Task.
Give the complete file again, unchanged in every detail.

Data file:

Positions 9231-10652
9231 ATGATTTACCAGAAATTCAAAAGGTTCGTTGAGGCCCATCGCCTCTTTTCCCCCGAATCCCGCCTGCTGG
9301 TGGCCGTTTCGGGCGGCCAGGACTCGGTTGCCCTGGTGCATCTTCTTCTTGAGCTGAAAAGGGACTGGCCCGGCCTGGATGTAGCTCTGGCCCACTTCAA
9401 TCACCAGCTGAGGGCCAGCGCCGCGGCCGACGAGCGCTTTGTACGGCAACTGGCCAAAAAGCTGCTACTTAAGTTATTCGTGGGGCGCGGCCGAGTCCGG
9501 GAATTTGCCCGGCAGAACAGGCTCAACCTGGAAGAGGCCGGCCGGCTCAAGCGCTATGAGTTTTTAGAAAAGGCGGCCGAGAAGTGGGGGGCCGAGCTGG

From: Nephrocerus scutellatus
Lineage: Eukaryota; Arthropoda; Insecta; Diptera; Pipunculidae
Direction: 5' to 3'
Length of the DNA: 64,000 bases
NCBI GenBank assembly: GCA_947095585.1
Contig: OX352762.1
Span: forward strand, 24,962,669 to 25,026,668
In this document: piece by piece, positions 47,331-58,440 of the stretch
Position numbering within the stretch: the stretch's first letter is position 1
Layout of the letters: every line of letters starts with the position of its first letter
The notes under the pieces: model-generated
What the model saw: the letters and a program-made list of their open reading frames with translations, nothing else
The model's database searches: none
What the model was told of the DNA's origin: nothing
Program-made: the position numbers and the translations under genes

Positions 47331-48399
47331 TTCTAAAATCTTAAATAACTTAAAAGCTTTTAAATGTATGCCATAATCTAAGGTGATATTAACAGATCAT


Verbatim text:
Positions 9231-10652
9231 ATGATTTACCAGAAATTCAAAAGGTTCGTTGAGGCCCATCGCCTCTTTTCCCCCGAATCCCGCCTGCTGG
9301 TGGCCGTTTCGGGCGGCCAGGACTCGGTTGCCCTGGTGCATCTTCTTCTTGAGCTGAAAAGGGACTGGCCCGGCCTGGATGTAGCTCTGGCCCACTTCAA
9401 TCACCAGCTGAGGGCCAGCGCCGCGGCCGACGAGCGCTTTGTACGGCAACTGGCCAAAAAGCTGCTACTTAAGTTATTCGTGGGGCGCGGCCGAGTCCGG
9501 GAATTTGCCCGGCAGAACAGGCTCAACCTGGAAGAGGCCGGCCGGCTCAAGCGCTATGAGTTTTTAGAAAAGGCGGCCGAGAAGTGGGGGGCCGAGCTGG

From: Nephrocerus scutellatus
Lineage: Eukaryota; Arthropoda; Insecta; Diptera; Pipunculidae
Direction: 5' to 3'
Length of the DNA: 64,000 bases
NCBI GenBank assembly: GCA_947095585.1
Contig: OX352762.1
Span: forward strand, 24,962,669 to 25,026,668
In this document: piece by piece, positions 47,331-58,440 of the stretch
Position numbering within the stretch: the stretch's first letter is position 1
Layout of the letters: every line of letters starts with the position of its first letter
The notes under the pieces: model-generated
What the model saw: the letters and a program-made list of their open reading frames with translations, nothing else
The model's database searches: none
What the model was told of the DNA's origin: nothing
Program-made: the position numbers and the translations under genes

Positions 47331-48399
47331 TTCTAAAATCTTAAATAACTTAAAAGCTTTTAAATGTATGCCATAATCTAAGGTGATATTAACAGATCAT